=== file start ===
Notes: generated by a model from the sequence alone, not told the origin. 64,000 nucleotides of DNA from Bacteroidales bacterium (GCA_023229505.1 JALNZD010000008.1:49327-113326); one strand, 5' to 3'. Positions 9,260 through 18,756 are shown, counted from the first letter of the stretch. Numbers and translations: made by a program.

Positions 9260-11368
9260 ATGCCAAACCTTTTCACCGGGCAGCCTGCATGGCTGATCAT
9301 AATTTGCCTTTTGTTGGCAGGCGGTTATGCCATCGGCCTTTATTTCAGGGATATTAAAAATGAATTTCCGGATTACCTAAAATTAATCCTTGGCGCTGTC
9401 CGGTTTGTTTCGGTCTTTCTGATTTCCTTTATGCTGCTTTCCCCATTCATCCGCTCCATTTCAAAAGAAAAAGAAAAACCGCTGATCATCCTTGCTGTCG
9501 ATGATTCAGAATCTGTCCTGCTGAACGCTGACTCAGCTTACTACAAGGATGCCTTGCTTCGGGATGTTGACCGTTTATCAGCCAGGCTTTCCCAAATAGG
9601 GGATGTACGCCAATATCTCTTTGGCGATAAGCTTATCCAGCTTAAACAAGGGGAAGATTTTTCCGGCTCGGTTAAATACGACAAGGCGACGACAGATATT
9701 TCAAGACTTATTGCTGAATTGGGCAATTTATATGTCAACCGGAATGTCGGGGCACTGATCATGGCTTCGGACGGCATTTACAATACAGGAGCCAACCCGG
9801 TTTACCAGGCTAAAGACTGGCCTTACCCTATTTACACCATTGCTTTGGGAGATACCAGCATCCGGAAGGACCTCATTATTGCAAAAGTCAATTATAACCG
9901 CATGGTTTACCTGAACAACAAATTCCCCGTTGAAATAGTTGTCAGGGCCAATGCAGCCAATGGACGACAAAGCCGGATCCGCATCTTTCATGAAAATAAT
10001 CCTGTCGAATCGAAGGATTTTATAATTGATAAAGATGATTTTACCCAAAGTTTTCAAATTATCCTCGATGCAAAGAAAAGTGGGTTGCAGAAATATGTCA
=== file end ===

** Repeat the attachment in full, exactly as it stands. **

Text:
Notes: generated by a model from the sequence alone, not told the origin. 64,000 nucleotides of DNA from Bacteroidales bacterium (GCA_023229505.1 JALNZD010000008.1:49327-113326); one strand, 5' to 3'. Positions 9,260 through 18,756 are shown, counted from the first letter of the stretch. Numbers and translations: made by a program.

Positions 9260-11368
9260 ATGCCAAACCTTTTCACCGGGCAGCCTGCATGGCTGATCAT
9301 AATTTGCCTTTTGTTGGCAGGCGGTTATGCCATCGGCCTTTATTTCAGGGATATTAAAAATGAATTTCCGGATTACCTAAAATTAATCCTTGGCGCTGTC
9401 CGGTTTGTTTCGGTCTTTCTGATTTCCTTTATGCTGCTTTCCCCATTCATCCGCTCCATTTCAAAAGAAAAAGAAAAACCGCTGATCATCCTTGCTGTCG
9501 ATGATTCAGAATCTGTCCTGCTGAACGCTGACTCAGCTTACTACAAGGATGCCTTGCTTCGGGATGTTGACCGTTTATCAGCCAGGCTTTCCCAAATAGG
9601 GGATGTACGCCAATATCTCTTTGGCGATAAGCTTATCCAGCTTAAACAAGGGGAAGATTTTTCCGGCTCGGTTAAATACGACAAGGCGACGACAGATATT
9701 TCAAGACTTATTGCTGAATTGGGCAATTTATATGTCAACCGGAATGTCGGGGCACTGATCATGGCTTCGGACGGCATTTACAATACAGGAGCCAACCCGG
9801 TTTACCAGGCTAAAGACTGGCCTTACCCTATTTACACCATTGCTTTGGGAGATACCAGCATCCGGAAGGACCTCATTATTGCAAAAGTCAATTATAACCG
9901 CATGGTTTACCTGAACAACAAATTCCCCGTTGAAATAGTTGTCAGGGCCAATGCAGCCAATGGACGACAAAGCCGGATCCGCATCTTTCATGAAAATAAT
10001 CCTGTCGAATCGAAGGATTTTATAATTGATAAAGATGATTTTACCCAAAGTTTTCAAATTATCCTCGATGCAAAGAAAAGTGGGTTGCAGAAATATGTCA